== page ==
The visa procedure requires extensive documentation and US$130 in fees to get two interviews — in person! — where you have to arrive without cell phones, wallet, or jewelry (there’s no personal items check). You get fingerprinted and then there’s a review of your personal history for creditworthiness, stability, wealth, family, and various other nosy business. Then you might or might not get a visa in a few months.

    Said kafkaesque visa procedure is required by a country that can’t be arsed to guard the border well enough to prevent twenty million undocumented aliens from taking up residence.

    So that’s why people are willing to pay more. Passing through the LAX from Latin America is like transiting some grimy corrupt third world communist dictatorship.

    To be fair, LAX isn’t any nicer for Americans that have to get through the remote commuter shAAck.

  16. huh… i paid $35 upon arriving in Bali on June 10th despite using my US passport. i’m guessing information amongst immigration agents is spotty?

    would’ve rather not, but what’s an extra $35 when you’re already spending to get there?

  17. Good move to make tourism/business easier for Indonesia.

    Unfortunately i noticed that Yogyakarta international airport in Central Java Yogyakarta special province (DIY) is not on the list. Although it is a small international aiport serving only Silkair (SQ-daughter) and AirAsia to Singapore/Kuala Lumpur, it is the gateway to Borobudur (biggest buddhist momument of the world), Prambanan (ancient hindu temple complex), several other historic ruins, Kraton (sultan’s palace) and other typical Javanese culture and customs (batik, wayang kulit shadow puppet’s, ramayana hindu dance epos etc.) I use the airport yearly but those flights are really packed with EU-tourists / i expect most other international tourists arrive domestic via Jakarta (CGK) or DenpasarBali (DPS)

  18. @ andy — Yeah, guessing the implementation may be slow. They don’t have much of an incentive NOT to take $35, after all. 😀

  19. Czechoslovakia? A country that does not exist for more then two decades… So does it apply to both Czech and Slovak Republics or just one of these or none?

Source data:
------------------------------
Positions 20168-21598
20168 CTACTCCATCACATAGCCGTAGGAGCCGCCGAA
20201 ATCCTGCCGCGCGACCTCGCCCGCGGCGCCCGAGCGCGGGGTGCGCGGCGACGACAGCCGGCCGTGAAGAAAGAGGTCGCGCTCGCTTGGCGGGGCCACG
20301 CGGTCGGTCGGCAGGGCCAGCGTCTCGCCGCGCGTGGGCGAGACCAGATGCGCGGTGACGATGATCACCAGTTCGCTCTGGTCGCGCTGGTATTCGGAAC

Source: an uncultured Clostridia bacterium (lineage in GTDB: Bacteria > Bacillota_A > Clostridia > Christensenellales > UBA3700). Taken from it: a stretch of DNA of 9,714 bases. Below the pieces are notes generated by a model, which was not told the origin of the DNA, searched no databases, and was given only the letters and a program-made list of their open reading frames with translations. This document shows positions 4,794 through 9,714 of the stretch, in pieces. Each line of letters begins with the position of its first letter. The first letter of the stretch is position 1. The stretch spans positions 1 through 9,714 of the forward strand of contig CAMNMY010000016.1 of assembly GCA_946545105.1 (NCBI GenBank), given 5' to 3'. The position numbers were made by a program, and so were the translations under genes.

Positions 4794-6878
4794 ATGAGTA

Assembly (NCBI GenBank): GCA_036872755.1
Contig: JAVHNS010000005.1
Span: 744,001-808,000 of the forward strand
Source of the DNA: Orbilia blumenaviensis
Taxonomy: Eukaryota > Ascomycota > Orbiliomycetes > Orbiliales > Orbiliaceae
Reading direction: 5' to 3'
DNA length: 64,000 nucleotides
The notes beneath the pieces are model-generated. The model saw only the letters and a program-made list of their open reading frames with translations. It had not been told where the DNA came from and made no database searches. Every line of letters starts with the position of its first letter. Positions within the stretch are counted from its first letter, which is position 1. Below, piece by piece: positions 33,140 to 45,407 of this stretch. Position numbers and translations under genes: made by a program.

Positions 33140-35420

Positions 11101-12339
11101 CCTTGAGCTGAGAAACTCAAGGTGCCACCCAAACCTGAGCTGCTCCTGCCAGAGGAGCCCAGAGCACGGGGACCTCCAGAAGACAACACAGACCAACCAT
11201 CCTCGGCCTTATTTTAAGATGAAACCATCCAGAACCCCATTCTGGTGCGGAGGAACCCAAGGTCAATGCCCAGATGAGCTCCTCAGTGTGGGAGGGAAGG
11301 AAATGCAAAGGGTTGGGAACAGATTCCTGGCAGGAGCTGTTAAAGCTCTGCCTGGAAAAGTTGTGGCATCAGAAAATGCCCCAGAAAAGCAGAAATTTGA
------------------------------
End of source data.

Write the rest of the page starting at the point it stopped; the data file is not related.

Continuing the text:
20. @lucky – I primarily stay with Starwood or Marriott due to Platinum and Platinum Premier status with them.

  21. visited Bali in the 70’s and got our visas in NYC – the guys there (and I believe they were in fact all men working at the consulate) invited us for a delicious Indonesian lunch at the consulate! talk about the good old days…

  22. @ Chris — If it’s within your budget, the St. Regis is AWESOME. Otherwise the W or Westin are great as well. Can’t go wrong with any of those options, in my opinion.

  23. I landed here on the 16th and was shocked that there was no visa cost – I even asked the guy – are you positive -I don’t want to get in trouble – he smiled and said enjoy bali – and I am

  24. Just arrived in wondeful Bali, and was surprised and pleased to pay no visa fee. Even better– breezed through customs in less than 15 mins. When an immigration officer dropped my passport, he apologized by saying, “My bad,” with a genuine smile.

  25. do they enforce the requirement for 6 months left until your passport expires? I will be visiting in December and my passport expires in March.

  26. I live in US, have a US Green Card and Indian Passport. Do I need to get prior visa? And does Indonesia have a provision of Visa on arrival?

  27. I know you used the word “previously” so it is not clear, but your list of visa free countries is way out of line. Perhaps it applies to Europeans? I speak for Americans (you do not specify): Visas for Russia are extremely difficult if not impossible; China is a bitch, you have to send your passport, show income, etc; I doubt if the Arabian Peninsula countries just let you waltz in; etc. Maybe you should define your audience?

Leave a Reply

Your email address will not be published. Required fields are marked *